Off the towpath, sharply down to the riverbank. Into a soggy field too wet to ride – a flood plain. Grass long enough to constitute meadow, the odd wig of dry tough hay. There two rivers converged: the Frome and the Avon. It was possible to walk out into the middle of the confluence almost, down a pointed spit of land, and to stand before a wavy line of water extending out under the railway. Strangely the strip of water looked still. While all around it cascaded. Staying still for a while appealed, over the Frome was a pub with three pointed attic windows, painted in a classic mint green, called simply; The Inn at Freshford. There was a barn attached, its flight of stone steps with cast iron hand rail provided a neat bicycle stand. Immediately inside was a bar, to the left at the far end an open fire, and on the right a man doing some paperwork. In front of the fire sat four people, two couples. At the bar with his back to the door, another man nursing a pint, while the bar maid swilled used glasses. It was a shallow room, the back wall a few feet in front of the entrance – extending widthways like a football stand far from the door either side, to make up for it. A sign for a microbrewery caught the eye, owned by the pub, and brewed in a place called Rode Hill. Having ridden many hills that week a pint of the stuff might help. I sat at the bar and asked for a pint in a generic northern accent. And was instantly asked a few questions both by the bar maid and the regular nursing a half empty pint. What brings you down ere? They were intrigued by a pursuit in the wake of a poet. The local helped to pin point a few things I was unsure of in the landscape, chatting away about the village and the market town, drawing on a napkin a good route to take if I wanted to see all three rivers. He seemed as integral to the structure of the pub as the great wooden beams. The elderly couples could be overheard touting grandchildren studying at Bath University. Clicking the bar maid over with the bill. The Wiltshire man ordered another pint. And we talked some more about the Frome valley. He was the sort of country-man Edward wrote of as having an enviable closeness to the land. The first person to ask me what I was doing, four days in to a solitary cycle, was enviably jolly.
Outside, it took a while to unlock the bike, taking it slowly as there was no real rush. You still ere? A familiar voice, stumbling off, two sheets to the wind, smiling and waving, said. I’m off now was shouted over a shoulder, while struggling up the steep hill to Iford, happier for the kindliness. It was a case of following the napkin around the two valleys walk. The first landmark drawn on the crude but easily understandable map was an old spring. A couple of dirty rags tied to the arched railings behind it further demarcated. The grey brown strips of fabric marked the high point of the lane, along with a church. Before it drifted right and descended down through the Frome valley, to the pleasure of myself and Edward – who had no doubts that he had done well to cycle rather than walk. It was as easy as riding in a cart, and more satisfying to a restless man. At the same time I was a great deal nearer to being a disembodied spirit than I can often be. I was not at all tired, so far as I knew. No people or thoughts embarrassed me. I fed through the senses directly, but very temperately, through the eyes chiefly, and was happier than is explicable or seems reasonable. This pleasure of my disembodied spirit (so to call it) was an inhuman and diffused one, such as may be attained by whatever dregs of this our life survive after death. Feelings mimicked those of Edward. The world round about seemed more apparent than usual; senses distributed and mingled with the trees zooming by. Thoughts of elsewhere flew by the wayside, as the river flowed hither and thither alongside. Wind whipped up and a new sun played with the old puddles. We were born to an enchanting little spot; to a stone soldier guarding over the river, stood always on the centre of a little bridge, in battle dress. Marked on the tissue as Iford Manor, there three roads and a river bond. And a medieval house with Georgian facade sits idyllically at the foot of the steep sided valley, beneath hanging woodland and a stepped terraced garden. The vale had been occupied since Roman times – and it had an Italian air to it, round about the great estate. On the road side, sculptures drew the eye forth – positioned just so to gaze beyond and on to rural land and back in to the topiary garden. Sunlight had basked the scene in an artificial light. So much so it all appeared like a stage; shadows cast. All ready to fall in on itself: the utopian vision. Look too hard and like the warrior turn to stone – a statue since the wool factory shut, resigning the canal alongside it. When the warrior awakes, the spell breaks, the countryside burns, and the grazing purebred cattle cook early. Up Iford Hill, the Westbury White Horse is visible; a mark in the land. The local man lumbers back in to the scene, negotiating the riverbank. Like Lob of the Edward Thomas poem, or the old man of the Dart traced by Alice Oswald. What I love is one foot in front of another. South-south-west and down the contours. I go slipping between Black Ridge and White Horse Hill into a bowl of the moor where echoes can’t get out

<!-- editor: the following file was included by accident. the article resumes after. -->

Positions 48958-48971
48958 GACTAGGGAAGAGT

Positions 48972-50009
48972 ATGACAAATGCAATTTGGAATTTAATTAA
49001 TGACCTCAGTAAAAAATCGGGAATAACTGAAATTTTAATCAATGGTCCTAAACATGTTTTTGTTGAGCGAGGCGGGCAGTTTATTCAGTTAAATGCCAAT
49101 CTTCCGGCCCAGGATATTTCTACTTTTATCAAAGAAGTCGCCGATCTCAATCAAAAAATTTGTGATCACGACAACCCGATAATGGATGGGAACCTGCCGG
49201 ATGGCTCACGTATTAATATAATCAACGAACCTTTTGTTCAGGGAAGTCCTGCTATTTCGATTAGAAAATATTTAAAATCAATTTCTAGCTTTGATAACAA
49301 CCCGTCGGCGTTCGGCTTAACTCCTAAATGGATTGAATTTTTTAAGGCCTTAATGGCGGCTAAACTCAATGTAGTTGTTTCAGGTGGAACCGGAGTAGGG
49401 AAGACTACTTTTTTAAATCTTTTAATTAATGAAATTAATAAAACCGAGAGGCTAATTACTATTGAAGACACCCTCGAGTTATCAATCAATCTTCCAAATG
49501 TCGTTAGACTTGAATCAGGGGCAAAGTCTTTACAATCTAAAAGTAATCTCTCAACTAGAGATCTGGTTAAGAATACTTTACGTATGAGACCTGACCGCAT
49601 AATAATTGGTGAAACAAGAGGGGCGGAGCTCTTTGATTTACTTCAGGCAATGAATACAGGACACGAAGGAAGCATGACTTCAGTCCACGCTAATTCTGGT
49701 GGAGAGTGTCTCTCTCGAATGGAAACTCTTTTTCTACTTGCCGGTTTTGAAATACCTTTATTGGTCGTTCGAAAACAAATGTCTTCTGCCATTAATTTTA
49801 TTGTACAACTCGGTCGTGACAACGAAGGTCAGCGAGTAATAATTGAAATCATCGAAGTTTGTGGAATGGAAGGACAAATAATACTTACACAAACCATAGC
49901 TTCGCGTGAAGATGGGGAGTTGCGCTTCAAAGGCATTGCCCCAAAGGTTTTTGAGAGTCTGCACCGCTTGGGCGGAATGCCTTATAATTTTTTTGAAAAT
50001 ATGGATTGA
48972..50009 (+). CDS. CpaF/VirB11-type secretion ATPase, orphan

and I find you in the reeds, a trickle coming out of a bark, a foal of a river
The Frome continues beneath still visible and within earshot – the river’s mutterings audible
you can hear water
cooped up in moss and moving
slowly uphill through lean-to trees
where every day the sun gets twisted and shut
with the weak sound of the wind
rubbing one indolent twig upon another
Tales from the riverbank to a sleep walk on the Severn, all this spirit of place – and on to the Biss through Trowbridge, with its myth and conjecture, and local knowledge; was there a Fellowship of the waterscape biked? The Severn would be upon me soon and seals
With their grandmother mouths, with their dog-soft eyes, asking
who’s this moving in the dark? Me.
This is me, anonymous, water’s soliloquy,
all names, all voices, Slip-Shape, this is Proteus,
whoever that is, the shepherd of the seals,
driving my many selves from cave to cave . . .
Sat there, who should come up and stare at the chapel on the bridge and its weather-vane of a gilded perch, but the Other Man.